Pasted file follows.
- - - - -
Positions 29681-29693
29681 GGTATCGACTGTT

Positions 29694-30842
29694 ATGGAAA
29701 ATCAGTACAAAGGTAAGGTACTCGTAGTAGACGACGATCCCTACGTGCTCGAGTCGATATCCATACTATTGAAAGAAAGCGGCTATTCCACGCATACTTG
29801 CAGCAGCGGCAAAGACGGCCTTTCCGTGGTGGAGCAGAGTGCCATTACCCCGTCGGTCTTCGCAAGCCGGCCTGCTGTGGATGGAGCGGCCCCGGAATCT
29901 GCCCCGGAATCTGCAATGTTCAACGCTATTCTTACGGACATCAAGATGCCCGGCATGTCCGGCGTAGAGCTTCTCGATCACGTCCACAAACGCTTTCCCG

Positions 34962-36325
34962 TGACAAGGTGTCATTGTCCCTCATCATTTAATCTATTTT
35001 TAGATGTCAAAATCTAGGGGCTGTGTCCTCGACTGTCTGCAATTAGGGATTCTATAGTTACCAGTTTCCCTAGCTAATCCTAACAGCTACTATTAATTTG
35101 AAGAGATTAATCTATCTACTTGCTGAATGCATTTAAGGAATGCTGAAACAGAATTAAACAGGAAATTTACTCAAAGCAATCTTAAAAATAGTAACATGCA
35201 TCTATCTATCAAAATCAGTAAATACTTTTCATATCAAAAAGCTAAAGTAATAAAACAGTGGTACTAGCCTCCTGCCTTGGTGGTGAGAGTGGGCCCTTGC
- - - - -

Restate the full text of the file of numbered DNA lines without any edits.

Positions 29681-29693
29681 GGTATCGACTGTT

Positions 29694-30842
29694 ATGGAAA
29701 ATCAGTACAAAGGTAAGGTACTCGTAGTAGACGACGATCCCTACGTGCTCGAGTCGATATCCATACTATTGAAAGAAAGCGGCTATTCCACGCATACTTG
29801 CAGCAGCGGCAAAGACGGCCTTTCCGTGGTGGAGCAGAGTGCCATTACCCCGTCGGTCTTCGCAAGCCGGCCTGCTGTGGATGGAGCGGCCCCGGAATCT
29901 GCCCCGGAATCTGCAATGTTCAACGCTATTCTTACGGACATCAAGATGCCCGGCATGTCCGGCGTAGAGCTTCTCGATCACGTCCACAAACGCTTTCCCG

Positions 34962-36325
34962 TGACAAGGTGTCATTGTCCCTCATCATTTAATCTATTTT
35001 TAGATGTCAAAATCTAGGGGCTGTGTCCTCGACTGTCTGCAATTAGGGATTCTATAGTTACCAGTTTCCCTAGCTAATCCTAACAGCTACTATTAATTTG
35101 AAGAGATTAATCTATCTACTTGCTGAATGCATTTAAGGAATGCTGAAACAGAATTAAACAGGAAATTTACTCAAAGCAATCTTAAAAATAGTAACATGCA
35201 TCTATCTATCAAAATCAGTAAATACTTTTCATATCAAAAAGCTAAAGTAATAAAACAGTGGTACTAGCCTCCTGCCTTGGTGGTGAGAGTGGGCCCTTGC